Closet Shelving Ideas

When it comes to closet shelving, there are nearly limitless combinations -- but just a few materials and types work well. Here's how to narrow it down to the best choices.

Whether they're teensy hallway versions or expansive walk-in options, closets can be all shapes, sizes, and configurations. But the vast majority of all closets are made with just a few materials, and the types of shelves include just a handful of options, too. Our guide helps you sort through the differences and find the right closet shelving for your needs.

Types of Closet Shelving Materials There are four main types of closet shelving materials. While each type works in a variety of spaces and with a range of items, there are installation and cost considerations that are important to review. In addition, you can mix and match closet shelving material types -- a wire basket with an medium-density fiberboard (MDF) shelf, for example.

Closet shelving option No. 1: Solid wood Not all wood is created equal, and that's true for wood used for closet shelving, too. Softwoods, such as fir, might warp if used to store heavy items, while oak and cedar are more resilient. Types of wood vary by cost, as well, with hardwoods being more expensive than softwoods. Wood, which is widely available, might be sealed, stained, or painted. While some closet shelving units made from wood come prefabricated, wood can always be custom cut and designed to fit a specific space.

Closet shelving option No. 2: MDF Very heavy but not as sturdy as wood, MDF, or medium-density fiberboard, is sold in prefabricated units or in large sheets that can be cut to custom size. It can be prone to sagging, which is why it needs structural support at regular intervals. MDF can be painted or left unadorned and sometimes is manufactured to resemble other materials, such as wood. MDF can be purchased either thermally fused (the stronger option) or cold-pressed.

Closet shelving option No. 3: Plywood Plywood is also an oft-used closet shelving material; it is generally sturdier than MDF but still needs to be reinforced. It can also be painted, stained, or left untreated. Plywood can come in prefabricated options or can be cut to a custom size.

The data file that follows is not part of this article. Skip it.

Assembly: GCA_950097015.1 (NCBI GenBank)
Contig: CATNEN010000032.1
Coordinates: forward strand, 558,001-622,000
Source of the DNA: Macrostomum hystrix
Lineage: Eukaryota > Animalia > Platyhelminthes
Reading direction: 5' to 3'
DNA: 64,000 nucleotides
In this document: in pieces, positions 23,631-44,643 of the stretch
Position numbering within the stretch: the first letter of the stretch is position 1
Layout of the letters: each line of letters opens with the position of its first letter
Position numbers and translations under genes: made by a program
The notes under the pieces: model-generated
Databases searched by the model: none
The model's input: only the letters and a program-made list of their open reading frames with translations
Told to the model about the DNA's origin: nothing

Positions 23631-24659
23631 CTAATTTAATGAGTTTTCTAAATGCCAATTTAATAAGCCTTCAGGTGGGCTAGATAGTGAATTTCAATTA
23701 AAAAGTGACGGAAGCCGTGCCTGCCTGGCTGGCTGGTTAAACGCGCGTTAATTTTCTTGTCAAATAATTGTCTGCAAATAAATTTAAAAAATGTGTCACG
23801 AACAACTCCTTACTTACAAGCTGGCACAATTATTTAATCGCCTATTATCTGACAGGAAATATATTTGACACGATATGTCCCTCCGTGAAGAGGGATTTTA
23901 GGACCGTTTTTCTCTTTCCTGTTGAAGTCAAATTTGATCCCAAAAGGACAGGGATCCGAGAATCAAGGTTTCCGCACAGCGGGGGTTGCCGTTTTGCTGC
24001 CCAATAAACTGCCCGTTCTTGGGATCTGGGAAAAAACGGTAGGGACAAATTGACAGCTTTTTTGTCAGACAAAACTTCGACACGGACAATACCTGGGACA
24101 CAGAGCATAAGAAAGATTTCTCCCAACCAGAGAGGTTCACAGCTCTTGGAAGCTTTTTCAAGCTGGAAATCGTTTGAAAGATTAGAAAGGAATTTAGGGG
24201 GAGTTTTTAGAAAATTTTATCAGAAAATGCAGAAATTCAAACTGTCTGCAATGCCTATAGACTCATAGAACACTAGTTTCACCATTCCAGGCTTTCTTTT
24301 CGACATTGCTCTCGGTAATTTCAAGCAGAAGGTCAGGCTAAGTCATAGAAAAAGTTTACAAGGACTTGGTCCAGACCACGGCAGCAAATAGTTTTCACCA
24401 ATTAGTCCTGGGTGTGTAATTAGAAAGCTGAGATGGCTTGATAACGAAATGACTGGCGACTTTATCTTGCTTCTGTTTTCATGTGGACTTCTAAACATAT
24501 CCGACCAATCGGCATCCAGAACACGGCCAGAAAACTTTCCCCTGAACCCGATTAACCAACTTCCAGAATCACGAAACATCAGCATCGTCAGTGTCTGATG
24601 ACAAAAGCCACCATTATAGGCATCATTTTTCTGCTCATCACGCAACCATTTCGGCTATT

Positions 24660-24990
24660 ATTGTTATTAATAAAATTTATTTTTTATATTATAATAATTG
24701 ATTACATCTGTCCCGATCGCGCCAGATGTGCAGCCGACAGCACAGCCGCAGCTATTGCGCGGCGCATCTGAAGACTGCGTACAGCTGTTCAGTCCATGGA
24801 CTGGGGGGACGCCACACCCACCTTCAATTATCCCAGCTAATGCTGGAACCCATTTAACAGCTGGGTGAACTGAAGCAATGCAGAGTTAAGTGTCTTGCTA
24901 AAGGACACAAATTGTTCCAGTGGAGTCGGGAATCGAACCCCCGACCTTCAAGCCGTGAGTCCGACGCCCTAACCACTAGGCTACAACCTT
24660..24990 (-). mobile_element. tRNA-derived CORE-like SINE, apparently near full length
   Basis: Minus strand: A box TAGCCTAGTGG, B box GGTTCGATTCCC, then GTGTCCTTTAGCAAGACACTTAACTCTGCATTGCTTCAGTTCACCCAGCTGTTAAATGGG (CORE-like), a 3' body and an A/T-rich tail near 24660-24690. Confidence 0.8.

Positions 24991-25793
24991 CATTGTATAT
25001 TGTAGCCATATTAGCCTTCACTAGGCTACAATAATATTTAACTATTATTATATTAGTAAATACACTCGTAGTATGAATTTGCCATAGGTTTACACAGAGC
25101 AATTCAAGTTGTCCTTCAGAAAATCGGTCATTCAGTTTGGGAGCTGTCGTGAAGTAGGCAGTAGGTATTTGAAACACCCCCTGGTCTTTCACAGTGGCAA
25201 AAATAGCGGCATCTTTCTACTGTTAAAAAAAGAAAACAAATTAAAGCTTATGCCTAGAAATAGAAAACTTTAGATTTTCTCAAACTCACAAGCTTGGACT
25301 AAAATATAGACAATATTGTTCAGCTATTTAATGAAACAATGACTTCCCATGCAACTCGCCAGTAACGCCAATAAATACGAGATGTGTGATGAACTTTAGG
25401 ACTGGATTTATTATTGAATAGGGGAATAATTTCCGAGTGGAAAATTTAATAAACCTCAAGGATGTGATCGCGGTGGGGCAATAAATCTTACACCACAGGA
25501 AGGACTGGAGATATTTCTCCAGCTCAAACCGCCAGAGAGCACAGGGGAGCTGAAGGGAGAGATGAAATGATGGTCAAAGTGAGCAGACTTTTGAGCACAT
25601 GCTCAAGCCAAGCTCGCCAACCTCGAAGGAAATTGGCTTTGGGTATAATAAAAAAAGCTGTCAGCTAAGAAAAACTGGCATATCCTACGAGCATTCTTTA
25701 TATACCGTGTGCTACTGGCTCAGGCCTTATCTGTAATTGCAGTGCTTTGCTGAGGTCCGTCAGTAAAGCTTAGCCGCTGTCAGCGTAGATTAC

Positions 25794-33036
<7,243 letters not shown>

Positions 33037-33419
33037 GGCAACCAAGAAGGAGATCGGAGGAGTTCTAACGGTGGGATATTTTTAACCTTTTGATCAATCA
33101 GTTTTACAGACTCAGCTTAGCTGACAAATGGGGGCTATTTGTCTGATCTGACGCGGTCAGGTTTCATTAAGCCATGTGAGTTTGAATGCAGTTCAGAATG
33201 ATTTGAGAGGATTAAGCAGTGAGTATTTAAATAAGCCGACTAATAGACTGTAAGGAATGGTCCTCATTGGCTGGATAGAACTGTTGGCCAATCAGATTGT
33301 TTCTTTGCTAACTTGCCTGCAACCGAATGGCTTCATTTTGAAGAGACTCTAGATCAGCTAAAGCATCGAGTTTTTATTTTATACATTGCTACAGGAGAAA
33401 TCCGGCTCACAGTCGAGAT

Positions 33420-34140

Closet shelving option No. 4: Wire Fairly inexpensive and widely available, wire closet shelving options come in predetermined lengths, widths, and sizes. You can buy a wire basket to hook under a shelf, for example, or install a wire shelf to add additional storage at ceiling height. Wire closet shelving systems tend to be fairly durable and are typically coated in white, although other colors exist. One drawback to these types of closet shelving systems is that items can fall through the gaps in the wires.

Types of Closet Shelving There are several types of closet shelving, including drawers, shelves, and baskets. Drawers might include hardware and a sliding mechanism or they might be pullout baskets that fit into cubes or on shelves. Drawer dividers or organizers are often used to separate items, while wire closet shelving units rely on shelf liners to help items from falling out.

Open shelves are a staple of closets and can be sized to various heights and widths depending on the storage need. Shelves can be fixed or adjustable and are great to fill in spaces around drawers or above closet shelving poles. Specialty shelves, such as angled shoe shelves, are also options. Poles -- often installed at varying heights and sometimes stacked -- can be used together with slide-out systems that hold items such as pants.

Whatever materials or storage options you choose, closet shelving systems can be freestanding or wall-hung. Freestanding systems should be attached in some way to the wall so they don't tip over, while wall-hung options must be installed to a wall stud or using wall anchors.

Is your clothes closet in need of an organization makeover? Go for it, using these tips to help you create better storage even in the most basic of closets.

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